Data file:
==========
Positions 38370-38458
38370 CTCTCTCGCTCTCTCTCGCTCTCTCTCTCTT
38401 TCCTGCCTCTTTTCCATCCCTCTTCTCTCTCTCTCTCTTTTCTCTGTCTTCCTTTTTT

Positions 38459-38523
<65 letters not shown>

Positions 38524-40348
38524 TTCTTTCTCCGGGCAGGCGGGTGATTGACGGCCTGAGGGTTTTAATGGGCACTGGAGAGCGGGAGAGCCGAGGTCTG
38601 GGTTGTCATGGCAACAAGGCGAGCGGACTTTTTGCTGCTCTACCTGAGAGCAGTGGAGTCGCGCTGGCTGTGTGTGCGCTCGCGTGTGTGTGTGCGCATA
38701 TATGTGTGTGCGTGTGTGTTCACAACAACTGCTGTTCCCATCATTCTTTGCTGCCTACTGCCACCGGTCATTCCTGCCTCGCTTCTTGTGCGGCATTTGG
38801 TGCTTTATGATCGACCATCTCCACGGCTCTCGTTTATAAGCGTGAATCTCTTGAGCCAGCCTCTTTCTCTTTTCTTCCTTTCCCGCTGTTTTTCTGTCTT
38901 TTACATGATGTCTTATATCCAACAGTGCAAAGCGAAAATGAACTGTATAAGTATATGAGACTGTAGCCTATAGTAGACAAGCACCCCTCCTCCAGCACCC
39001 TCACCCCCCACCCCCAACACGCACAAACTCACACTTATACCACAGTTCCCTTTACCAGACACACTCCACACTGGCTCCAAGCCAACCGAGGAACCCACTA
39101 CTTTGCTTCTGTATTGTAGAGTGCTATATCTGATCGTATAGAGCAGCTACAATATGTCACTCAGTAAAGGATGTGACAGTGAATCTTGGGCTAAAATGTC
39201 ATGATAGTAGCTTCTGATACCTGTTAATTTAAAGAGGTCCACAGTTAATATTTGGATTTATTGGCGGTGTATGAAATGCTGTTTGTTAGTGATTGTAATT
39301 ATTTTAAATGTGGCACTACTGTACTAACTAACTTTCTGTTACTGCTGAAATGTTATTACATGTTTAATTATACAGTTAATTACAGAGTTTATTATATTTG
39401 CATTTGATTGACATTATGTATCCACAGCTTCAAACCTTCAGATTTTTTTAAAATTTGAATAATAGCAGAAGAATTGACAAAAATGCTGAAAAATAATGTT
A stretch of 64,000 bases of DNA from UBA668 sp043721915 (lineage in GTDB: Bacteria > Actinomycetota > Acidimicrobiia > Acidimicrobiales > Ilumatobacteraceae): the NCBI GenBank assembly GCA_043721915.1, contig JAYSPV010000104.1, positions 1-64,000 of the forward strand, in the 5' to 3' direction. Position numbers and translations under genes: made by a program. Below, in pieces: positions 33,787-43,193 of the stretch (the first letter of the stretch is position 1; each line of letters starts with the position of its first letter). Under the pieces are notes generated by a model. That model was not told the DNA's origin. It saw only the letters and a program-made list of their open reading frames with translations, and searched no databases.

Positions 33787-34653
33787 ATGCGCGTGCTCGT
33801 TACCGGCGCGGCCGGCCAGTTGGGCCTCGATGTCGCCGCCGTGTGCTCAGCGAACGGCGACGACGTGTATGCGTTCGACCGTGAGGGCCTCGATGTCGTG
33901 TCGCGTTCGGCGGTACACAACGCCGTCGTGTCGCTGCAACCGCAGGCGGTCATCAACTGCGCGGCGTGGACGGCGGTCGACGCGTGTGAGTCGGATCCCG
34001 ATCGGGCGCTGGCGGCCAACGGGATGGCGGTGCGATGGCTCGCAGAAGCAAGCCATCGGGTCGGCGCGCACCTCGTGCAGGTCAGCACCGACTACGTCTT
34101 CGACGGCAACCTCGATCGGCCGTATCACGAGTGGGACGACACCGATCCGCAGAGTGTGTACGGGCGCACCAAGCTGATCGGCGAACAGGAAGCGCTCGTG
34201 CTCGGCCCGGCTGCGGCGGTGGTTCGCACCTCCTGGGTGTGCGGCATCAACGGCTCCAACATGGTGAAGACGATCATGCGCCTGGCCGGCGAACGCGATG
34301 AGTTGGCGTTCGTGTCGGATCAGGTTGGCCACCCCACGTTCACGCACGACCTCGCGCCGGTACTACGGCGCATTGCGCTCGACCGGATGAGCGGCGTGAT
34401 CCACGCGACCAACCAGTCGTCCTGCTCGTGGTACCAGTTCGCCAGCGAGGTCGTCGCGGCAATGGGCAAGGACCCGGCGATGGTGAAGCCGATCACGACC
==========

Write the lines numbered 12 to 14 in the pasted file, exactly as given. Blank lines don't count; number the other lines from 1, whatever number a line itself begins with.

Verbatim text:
39001 TCACCCCCCACCCCCAACACGCACAAACTCACACTTATACCACAGTTCCCTTTACCAGACACACTCCACACTGGCTCCAAGCCAACCGAGGAACCCACTA
39101 CTTTGCTTCTGTATTGTAGAGTGCTATATCTGATCGTATAGAGCAGCTACAATATGTCACTCAGTAAAGGATGTGACAGTGAATCTTGGGCTAAAATGTC
39201 ATGATAGTAGCTTCTGATACCTGTTAATTTAAAGAGGTCCACAGTTAATATTTGGATTTATTGGCGGTGTATGAAATGCTGTTTGTTAGTGATTGTAATT